Every year from mid-November to mid-January, one of the great planetary migrations, the Niagara River Gull Migration, takes place here our region. If you are like most people, you may think of gulls as a nuisance, and refer to them generically as “seagulls,” but there are about 50 species of gulls worldwide, and they are not common in many places. Only three species of gulls are known on the entire continent of Australia. Here along the Niagara River Corridor, we have 19 species!
The Niagara River gull migration involves hundreds of thousands of individual birds each day. Some of them are traveling from breeding grounds in the western Arctic and are heading toward the Atlantic and south. Some roost in large floating rafts in nearby lakes Erie and Ontario and travel the river to feed and socialize. Some of these species of birds are extremely rare. Why does this happen?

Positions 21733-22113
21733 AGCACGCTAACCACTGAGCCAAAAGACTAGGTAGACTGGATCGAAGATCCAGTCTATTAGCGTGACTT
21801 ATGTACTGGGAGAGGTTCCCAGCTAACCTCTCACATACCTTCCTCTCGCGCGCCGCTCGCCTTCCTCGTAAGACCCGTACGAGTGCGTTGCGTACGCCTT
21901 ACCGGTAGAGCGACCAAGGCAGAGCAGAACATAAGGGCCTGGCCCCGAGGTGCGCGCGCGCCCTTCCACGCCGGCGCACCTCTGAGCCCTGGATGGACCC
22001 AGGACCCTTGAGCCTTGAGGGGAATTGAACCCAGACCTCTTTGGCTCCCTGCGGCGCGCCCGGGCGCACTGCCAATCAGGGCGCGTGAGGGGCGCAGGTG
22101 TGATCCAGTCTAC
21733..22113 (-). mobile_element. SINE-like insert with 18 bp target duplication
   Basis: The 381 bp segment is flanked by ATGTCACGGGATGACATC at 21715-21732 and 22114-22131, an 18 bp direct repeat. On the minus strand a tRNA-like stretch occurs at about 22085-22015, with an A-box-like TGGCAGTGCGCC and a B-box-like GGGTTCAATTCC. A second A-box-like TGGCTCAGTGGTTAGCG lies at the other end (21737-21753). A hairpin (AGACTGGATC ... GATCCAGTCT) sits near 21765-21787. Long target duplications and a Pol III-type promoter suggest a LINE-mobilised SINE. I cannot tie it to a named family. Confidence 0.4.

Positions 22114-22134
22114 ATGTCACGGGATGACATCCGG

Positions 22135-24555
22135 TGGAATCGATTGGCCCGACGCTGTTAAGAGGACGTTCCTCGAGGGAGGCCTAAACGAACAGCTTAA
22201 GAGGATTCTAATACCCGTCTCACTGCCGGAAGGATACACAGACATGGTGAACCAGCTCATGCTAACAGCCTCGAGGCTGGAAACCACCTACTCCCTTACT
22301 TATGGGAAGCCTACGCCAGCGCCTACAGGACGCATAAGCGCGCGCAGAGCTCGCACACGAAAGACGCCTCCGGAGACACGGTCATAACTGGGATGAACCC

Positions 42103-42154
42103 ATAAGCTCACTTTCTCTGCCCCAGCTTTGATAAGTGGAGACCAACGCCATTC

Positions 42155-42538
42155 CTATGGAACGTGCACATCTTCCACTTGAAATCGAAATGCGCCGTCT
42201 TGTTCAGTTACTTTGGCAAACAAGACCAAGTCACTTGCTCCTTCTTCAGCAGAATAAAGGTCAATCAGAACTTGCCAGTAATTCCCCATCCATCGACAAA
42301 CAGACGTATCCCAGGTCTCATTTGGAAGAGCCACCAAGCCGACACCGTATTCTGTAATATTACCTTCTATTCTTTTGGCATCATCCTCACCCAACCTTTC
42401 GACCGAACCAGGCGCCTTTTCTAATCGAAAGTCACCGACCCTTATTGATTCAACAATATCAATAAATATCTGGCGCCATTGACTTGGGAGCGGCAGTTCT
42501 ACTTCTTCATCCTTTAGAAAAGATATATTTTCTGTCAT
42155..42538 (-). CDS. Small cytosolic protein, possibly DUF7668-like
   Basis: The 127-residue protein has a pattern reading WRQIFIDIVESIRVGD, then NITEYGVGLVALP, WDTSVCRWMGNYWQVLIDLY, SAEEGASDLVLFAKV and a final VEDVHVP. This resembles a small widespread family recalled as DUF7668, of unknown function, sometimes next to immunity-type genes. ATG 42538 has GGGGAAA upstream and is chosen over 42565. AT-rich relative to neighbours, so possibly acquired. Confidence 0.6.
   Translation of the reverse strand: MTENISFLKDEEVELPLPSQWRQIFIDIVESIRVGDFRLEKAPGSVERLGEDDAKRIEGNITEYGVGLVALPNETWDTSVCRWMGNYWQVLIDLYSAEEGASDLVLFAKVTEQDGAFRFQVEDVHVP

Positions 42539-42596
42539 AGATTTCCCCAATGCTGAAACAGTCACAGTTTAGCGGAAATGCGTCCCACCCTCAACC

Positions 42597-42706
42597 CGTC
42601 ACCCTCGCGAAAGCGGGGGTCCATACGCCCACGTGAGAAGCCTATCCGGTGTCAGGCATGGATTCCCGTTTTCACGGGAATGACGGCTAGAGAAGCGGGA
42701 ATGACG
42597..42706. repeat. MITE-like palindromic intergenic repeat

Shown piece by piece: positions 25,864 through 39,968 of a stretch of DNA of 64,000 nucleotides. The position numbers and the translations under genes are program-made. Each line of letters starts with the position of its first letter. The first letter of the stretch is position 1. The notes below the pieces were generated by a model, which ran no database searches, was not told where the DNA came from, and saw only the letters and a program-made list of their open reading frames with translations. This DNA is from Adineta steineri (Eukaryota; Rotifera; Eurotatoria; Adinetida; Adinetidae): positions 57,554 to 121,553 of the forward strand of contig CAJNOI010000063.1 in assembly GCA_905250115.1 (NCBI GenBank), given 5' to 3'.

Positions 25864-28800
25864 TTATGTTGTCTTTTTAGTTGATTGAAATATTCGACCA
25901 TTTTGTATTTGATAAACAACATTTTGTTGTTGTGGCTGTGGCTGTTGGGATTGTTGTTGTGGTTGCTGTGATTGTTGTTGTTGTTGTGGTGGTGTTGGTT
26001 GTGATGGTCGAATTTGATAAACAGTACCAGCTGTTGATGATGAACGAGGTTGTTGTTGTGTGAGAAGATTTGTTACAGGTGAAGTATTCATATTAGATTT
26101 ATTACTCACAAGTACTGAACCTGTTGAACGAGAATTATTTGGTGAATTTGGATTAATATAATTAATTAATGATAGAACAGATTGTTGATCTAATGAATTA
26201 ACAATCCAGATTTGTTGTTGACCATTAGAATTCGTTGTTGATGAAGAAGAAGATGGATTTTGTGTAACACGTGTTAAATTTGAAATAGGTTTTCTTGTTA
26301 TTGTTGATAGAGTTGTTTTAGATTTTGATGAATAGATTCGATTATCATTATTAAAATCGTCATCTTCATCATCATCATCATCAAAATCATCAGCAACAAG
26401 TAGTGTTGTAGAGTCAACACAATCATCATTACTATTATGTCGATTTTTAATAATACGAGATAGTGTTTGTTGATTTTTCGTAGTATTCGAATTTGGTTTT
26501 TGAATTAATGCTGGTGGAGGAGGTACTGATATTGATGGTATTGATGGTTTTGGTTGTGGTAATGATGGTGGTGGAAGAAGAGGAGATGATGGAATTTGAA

The Niagara River Corridor connects Lake Erie to Lake Ontario, and links the rest of the Great Lakes and the interior of North America to the East Coast and eventually to the Atlantic Ocean. The water and other natural resources that flow through here, including wildlife, are abundant and valuable on many levels. It is part of a planetary biosphere that is physically connected to the Niagara region. Why does it matter?
The Great Lakes region, the Niagara River, and the gull migration are globally important assets that have garnered worldwide attention. In 1996 a coalition of government, community, local, national, and international organizations designated the Niagara River Corridor as one of the world’s “globally significant important bird areas,” due in large part to the gull migration. This designation puts our area in the same league as Yellowstone, the Everglades, and Hawaii Volcanoes National Parks. For more information
To learn more about birds and other animals that migrate through the Niagara River Corridor, where to go to see the birds, and what species to look for, visit: GrowWNY.org
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